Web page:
Staff and parents should agree on which interventions, resources, and strategies will help the pupil progress. The planning stage is also a useful time to help identify whether parents, carers or other staff may require extra training, and lock in a date for when the plan can be reviewed in the future.


Put the plan into action and take time to record any problems or progress made at school and home.


On the day of review, teachers, parents and appropriate staff should come together and reflect on how effective the support has been. This meeting will help to pull out the positives and negatives of the provision and act as the foundation for the next plan.

Although this Graduated Approach should run throughout the year repeatedly, if a student's development remains concerning, then staff should consult with parents and consider requesting an EHC needs assessment from the local authority. EHC Plans identify the educational, health and social needs of a young person, and clarifies the additional support required to meet their specific outcomes and needs. Six weeks after receiving the request and meeting with the child's parents, the local authority will decide whether an EHC plan is essential for the future progress and development of a particular child.

How schools can help children with special educational needs

One key way that schools can help children with special educational needs, is to make sure that all staff members keep good communication with each other, and that everyone knows who they can liaise or collaborate with. If schools can create an open and supportive network that connects the SENCO, teachers, teaching assistants, specialist assistants, supervisory assistants, therapists, and service workers, all students with SEN and disabilities will have a wonderful foundation.

Within this network, share, advise on, and finalise, essential strategies such as:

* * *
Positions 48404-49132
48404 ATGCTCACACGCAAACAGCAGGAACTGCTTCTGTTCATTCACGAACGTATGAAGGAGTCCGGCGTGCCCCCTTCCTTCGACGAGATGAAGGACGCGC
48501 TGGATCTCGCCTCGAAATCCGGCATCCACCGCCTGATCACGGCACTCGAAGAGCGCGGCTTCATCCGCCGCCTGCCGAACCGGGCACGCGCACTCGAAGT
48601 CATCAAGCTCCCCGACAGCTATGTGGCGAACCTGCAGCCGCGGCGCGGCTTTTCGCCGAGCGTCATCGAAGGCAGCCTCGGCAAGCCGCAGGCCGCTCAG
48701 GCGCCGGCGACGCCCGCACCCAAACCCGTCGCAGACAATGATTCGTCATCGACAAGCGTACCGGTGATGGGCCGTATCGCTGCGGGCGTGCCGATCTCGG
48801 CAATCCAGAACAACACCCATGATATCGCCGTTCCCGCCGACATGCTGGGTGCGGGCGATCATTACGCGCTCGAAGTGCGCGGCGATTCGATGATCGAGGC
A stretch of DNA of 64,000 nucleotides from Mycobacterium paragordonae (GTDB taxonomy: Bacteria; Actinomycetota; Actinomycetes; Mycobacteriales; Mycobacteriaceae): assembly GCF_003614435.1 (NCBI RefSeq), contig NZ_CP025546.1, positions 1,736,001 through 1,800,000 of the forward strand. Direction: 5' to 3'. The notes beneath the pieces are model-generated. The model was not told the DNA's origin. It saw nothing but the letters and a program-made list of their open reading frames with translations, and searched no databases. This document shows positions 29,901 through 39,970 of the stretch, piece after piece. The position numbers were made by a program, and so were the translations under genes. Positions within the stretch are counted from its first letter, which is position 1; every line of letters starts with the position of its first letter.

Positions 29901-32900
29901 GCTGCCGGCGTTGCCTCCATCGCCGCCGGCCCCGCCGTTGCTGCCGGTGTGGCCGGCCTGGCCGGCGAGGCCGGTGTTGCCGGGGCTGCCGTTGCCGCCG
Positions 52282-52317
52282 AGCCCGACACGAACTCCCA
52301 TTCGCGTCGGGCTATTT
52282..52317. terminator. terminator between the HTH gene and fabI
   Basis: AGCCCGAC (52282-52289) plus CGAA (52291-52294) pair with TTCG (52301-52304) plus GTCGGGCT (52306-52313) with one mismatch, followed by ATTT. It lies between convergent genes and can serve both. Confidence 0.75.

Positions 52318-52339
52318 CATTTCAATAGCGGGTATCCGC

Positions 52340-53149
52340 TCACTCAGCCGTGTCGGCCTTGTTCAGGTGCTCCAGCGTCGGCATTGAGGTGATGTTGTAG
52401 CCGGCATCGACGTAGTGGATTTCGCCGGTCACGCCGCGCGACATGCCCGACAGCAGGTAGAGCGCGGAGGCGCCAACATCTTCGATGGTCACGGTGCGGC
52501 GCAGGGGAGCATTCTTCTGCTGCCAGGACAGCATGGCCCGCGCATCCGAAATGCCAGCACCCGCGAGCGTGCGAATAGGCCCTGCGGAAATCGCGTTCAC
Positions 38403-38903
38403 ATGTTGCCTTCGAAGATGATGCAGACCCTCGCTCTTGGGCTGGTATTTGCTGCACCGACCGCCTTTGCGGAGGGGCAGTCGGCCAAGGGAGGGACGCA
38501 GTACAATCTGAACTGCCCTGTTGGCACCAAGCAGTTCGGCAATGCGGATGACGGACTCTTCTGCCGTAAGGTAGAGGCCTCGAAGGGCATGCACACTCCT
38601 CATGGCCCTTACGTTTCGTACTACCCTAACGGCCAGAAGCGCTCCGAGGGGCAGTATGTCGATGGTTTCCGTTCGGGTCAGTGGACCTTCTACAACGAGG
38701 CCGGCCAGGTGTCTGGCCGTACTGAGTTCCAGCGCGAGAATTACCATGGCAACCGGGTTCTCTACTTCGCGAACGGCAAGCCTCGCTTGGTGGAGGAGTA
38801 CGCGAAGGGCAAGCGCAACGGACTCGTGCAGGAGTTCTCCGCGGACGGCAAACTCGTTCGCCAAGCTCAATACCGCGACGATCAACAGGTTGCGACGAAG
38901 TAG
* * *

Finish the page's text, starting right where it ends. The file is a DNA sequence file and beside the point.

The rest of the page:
• Addressing the child by name instead of just referring to them with ‘children' or ‘everyone' labels.
  • Acting as a good role model.
  • Making a focused learning environment.
  • Communicating regularly with all staff through easy message systems e.g. home/school notebooks.
  • Understanding the main approach of how to communicate and work with the child.
  • Providing a quiet space where pupils can calm down.
  • Being consistent when applying rules and using them regularly.
  • Reinforcing verbal instructions with visual and tactile supports e.g. visual timetables.
  • Helping the child build friendships at their own pace.
  • Celebrating differences and encouraging other children to recognise and celebrate those differences too.
  • Ensuring that all support builds independence and does not impede it.
  • Recording which learning styles suit the student best.
  • Constantly revising and reinforcing learning.

Across all the staff who are involved with a child or young person with SEN, being aware of the EHC plan, or supporting the request for one as discussed above, is incredibly important. Your observations will improve their development day by day, and can help to spot early signs or changes in their additional needs. One special person who must bring all these staff members together and manage them effectively is the school SENCO.

Good SENCO practice includes:

  • Organizing time to plan and implement changes in the provision.
  • Making sure the provision's SEN policies and procedures are reviewed regularly.
  • Ensuring children and parents are at the centre of any SEN provision and decision making.
  • Speaking with parents about SEND changes.
  • Supporting interventions that are evidence-based.
  • Training staff under the new SEND framework.
  • Raising children identified with SEN to the attention of the local authority.
  • Meeting Code expectations when identifying and supporting young people with SEN and disabilities.
  • Managing the transitional planning for students with SEN.

Check our previous blog for more information about specific strategies teachers can use in the classroom.

Supporting students with SEN has never been more important. We hope this post provides you with some extra ideas and strategies to help young people with disabilities and SEN to feel more confident in their classrooms once again.